When Marcel Duchamp submitted Fountain under the pseudonym “R. Mutt” to the 1917 exhibition of the Society of Independent Artists, the work was rejected. The work was, however, photographed by Alfred Stieglitz and published in The Blind Man, the magazine that covered the events of the Society, alongside a short statement by Beatrice Wood. This photo, this magazine, and this statement made it famous.
Fountain has gone on to become one of the most famous artworks of the 20th century, despite the fact that only a few people ever actually saw it. A replica of the work was produced in 1964, but the original Fountain from 1917 was never recovered.
Both Duchamp’s original 1917 Fountain and the replica from 1964 are the subjects of five groups of new works by Richard Pettibone, which Castelli Gallery will exhibit this fall.
Richard Pettibone’s last exhibition of new works in 2013 ended with a diptych in which the artist appropriated Duchamp’s Fountain next to Constantin Brancusi’s Newborn: the artist has called these “two of the most influential sculptures of the 20th century.” With this new exhibition Mr. Pettibone continues his research into the relationship between painting and sculpture, and how the relationship develops through the act of appropriation.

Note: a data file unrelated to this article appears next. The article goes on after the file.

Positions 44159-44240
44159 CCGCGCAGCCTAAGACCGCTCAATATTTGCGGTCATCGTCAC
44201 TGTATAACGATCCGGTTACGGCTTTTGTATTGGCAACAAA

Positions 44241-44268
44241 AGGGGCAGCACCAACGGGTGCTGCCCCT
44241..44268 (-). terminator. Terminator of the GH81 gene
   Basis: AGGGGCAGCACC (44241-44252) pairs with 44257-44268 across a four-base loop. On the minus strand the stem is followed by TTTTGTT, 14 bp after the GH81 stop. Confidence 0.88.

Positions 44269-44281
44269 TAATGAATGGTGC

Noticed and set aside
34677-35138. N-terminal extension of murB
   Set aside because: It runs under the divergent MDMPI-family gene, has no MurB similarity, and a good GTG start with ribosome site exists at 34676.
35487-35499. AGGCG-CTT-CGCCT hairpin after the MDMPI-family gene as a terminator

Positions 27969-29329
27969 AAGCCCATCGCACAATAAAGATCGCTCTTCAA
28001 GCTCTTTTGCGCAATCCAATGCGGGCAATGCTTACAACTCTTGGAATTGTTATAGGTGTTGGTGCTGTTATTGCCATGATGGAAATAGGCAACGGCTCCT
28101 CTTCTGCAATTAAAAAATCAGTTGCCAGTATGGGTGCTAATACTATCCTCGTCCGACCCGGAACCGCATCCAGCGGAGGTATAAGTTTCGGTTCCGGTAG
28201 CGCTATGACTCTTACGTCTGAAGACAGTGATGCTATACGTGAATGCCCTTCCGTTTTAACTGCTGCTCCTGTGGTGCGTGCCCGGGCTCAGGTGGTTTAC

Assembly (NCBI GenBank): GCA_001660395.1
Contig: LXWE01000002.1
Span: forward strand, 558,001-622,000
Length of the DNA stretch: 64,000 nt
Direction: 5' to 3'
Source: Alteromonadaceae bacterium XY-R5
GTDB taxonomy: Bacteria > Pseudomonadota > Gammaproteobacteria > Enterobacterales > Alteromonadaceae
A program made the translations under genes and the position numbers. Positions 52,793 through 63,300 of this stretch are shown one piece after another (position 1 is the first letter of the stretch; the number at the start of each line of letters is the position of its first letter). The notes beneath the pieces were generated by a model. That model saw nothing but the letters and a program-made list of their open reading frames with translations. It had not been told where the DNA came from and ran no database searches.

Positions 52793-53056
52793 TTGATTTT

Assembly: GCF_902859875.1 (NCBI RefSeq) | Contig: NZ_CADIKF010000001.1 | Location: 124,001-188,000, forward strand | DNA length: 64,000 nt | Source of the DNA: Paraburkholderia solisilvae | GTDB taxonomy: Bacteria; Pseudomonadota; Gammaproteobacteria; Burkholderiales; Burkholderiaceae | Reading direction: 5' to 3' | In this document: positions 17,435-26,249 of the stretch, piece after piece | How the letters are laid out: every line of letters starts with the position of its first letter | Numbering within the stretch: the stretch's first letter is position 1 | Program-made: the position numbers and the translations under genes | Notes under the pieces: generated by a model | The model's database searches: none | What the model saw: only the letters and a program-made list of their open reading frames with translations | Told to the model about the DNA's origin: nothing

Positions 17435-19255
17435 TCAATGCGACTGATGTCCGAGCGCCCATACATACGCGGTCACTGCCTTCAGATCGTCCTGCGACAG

Central to the new exhibition is a group of works titled The Blind Man, which appropriates the Stieglitz photo of the original 1917 Fountain. Written on each artwork of this group, in addition to the title, is ‘Self-Portrait,’ which references both the original magazine in which the Fountain was featured and the artist’s temporary struggles with his eyesight during the period in which they were painted. When discussing the connection Mr. Pettibone said, “I had become ‘The Blind Man.’”
The exhibition also features a group of appropriations of Duchamp’s Bicycle Wheels, reflecting the artist’s continued dedication to an artist he first appropriated in 1965.